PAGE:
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- Tucker, Alfred Robert, 1849-1914
- Church of England--Uganda (3)
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- Children's books (1)
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- Kagwa, Apolo, Sir, 1864?-1927 (1)
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- Mackay, A. M. (Alexander Murdoch), 1849-1890 (1)
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In Memoriam: Bishop Alfred Robert Tucker, June 19, 1914
“In Memoriam,” is the program for the Eucharist and burial service for Bishop Alfred R. Tucker in Durham Cathedral, in northern England, on June 19, 1914, following Tucker’s death on June 15. Tucker was born in Woolwich, United Kingdom, on April 1, 1849. He studied art, and at the age of 25 exhibited his paintings at the Royal Academy. He entered Oxford University as an undergraduate in 1878 and graduated in 1882, the same year in which he was ordained a deacon in Gloucester Cathedral. In 1890 he wrote ...
The Story of the Life of Mackay of Uganda Told for Boys
The Story of the Life of Mackay of Uganda Told for Boys is a biography of Alexander Murdoch Mackay (1849–90), a pioneering Scottish missionary to Uganda. Written by Mackay’s sister, Alexina Mackay Harrison, and published in London in 1892, the book was intended to inspire boys to follow Mackay’s example and devote their lives to service in Africa. It begins with a brief account of the early European explorers of Africa: Mungo Park, who in 1796 ventured up the River Niger; James Bruce, who in 1770 traced ...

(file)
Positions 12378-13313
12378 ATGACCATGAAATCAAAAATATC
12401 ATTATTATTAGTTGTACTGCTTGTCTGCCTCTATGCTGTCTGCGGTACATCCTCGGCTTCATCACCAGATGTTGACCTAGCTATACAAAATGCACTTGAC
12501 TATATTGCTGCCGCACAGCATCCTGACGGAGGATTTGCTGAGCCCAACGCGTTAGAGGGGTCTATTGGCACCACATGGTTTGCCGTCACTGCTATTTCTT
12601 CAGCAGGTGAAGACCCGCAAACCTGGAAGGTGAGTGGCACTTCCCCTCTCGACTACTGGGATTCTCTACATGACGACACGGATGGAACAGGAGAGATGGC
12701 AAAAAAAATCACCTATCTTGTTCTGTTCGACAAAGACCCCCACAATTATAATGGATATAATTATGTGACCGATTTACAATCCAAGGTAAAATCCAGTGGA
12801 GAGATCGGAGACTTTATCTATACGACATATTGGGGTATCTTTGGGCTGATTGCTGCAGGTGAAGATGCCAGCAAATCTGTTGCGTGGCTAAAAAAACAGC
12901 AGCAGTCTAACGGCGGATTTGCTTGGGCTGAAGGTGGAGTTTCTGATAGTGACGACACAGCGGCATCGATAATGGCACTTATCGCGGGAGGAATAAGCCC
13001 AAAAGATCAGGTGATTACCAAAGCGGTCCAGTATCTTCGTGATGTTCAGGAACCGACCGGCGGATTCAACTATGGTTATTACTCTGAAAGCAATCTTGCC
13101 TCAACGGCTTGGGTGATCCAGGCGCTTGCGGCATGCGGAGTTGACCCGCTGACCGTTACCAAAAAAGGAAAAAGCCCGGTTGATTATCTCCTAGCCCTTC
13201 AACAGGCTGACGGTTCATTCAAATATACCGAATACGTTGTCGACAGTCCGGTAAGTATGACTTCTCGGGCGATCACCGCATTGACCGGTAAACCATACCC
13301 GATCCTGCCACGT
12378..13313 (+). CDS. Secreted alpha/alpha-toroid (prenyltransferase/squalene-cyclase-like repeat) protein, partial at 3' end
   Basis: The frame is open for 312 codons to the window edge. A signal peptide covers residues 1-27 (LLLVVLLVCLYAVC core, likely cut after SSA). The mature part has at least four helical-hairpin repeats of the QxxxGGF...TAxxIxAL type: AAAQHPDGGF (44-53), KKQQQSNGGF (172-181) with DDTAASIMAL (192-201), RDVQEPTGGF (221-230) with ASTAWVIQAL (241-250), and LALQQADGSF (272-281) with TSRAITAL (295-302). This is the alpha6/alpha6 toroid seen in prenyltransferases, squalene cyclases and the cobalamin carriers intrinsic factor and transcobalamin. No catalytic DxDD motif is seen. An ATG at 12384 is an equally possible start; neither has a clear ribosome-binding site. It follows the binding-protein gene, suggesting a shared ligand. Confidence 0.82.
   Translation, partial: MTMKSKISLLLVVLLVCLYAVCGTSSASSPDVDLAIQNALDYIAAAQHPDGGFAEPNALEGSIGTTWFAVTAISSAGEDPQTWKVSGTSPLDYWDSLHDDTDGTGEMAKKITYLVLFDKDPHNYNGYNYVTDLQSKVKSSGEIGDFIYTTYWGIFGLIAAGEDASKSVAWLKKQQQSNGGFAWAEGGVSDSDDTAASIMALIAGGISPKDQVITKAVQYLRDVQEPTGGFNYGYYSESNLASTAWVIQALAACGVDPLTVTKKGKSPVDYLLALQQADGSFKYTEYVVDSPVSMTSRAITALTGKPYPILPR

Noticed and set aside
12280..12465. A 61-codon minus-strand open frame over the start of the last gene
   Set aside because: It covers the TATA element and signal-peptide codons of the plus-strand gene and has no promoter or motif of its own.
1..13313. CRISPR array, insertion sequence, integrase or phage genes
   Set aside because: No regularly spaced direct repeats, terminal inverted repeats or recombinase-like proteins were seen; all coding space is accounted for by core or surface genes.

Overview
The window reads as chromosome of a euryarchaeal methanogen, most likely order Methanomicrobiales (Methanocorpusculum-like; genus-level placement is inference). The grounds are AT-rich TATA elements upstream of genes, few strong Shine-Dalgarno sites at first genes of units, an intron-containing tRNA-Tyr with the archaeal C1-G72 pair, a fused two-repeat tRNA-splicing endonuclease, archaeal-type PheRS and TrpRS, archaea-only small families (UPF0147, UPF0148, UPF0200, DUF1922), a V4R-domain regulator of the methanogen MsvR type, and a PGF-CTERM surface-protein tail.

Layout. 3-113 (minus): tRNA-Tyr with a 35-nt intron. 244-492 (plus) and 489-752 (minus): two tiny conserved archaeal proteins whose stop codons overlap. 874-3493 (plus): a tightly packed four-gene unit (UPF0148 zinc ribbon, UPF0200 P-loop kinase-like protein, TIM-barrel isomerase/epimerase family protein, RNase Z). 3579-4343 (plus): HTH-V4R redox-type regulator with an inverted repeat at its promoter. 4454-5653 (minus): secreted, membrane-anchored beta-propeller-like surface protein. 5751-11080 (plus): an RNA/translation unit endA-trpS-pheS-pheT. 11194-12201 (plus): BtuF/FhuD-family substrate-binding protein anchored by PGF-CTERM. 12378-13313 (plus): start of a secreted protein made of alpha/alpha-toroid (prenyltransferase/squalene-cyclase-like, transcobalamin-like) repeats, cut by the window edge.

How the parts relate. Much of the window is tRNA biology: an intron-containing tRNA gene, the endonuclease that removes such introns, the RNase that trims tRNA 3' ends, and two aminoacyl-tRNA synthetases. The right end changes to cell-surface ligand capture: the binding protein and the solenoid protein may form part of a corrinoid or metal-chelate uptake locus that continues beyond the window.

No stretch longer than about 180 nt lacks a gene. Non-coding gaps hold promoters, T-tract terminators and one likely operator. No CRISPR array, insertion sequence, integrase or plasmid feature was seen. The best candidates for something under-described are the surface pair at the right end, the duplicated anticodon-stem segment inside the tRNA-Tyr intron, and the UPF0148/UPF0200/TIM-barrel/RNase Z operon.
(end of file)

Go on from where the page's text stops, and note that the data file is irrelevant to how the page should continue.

Tucker of Uganda: Artist and Apostle, 1849-1914
Tucker of Uganda: Artist and Apostle, 1849-1914 is a biography of Alfred R. Tucker, the first bishop of Uganda. The book traces Tucker’s early life in England, his training and success as an artist, his studies at Oxford, his work as an Anglican clergyman, and his call to go to Africa as a missionary. Consecrated bishop of Eastern Equatorial Africa by the Archbishop of Canterbury on April 25, 1890, Tucker left for Africa the same day. He made a survey trip of the Uganda Protectorate in late 1890–early ...
East Africa and Uganda, or, Our Last Land
John Cathcart Wason (1848–1921) was a Scottish-born farmer and politician who as a young man immigrated to New Zealand, where he acquired large landholdings and was elected to the national parliament. In 1900 he sold his New Zealand estate and returned to Scotland, where he was elected to the British parliament. Wason took an interest in colonial affairs and was particularly concerned about what he saw as the British government’s mismanagement of British East Africa and the Uganda Protectorate, which he regarded as the last territories in the ...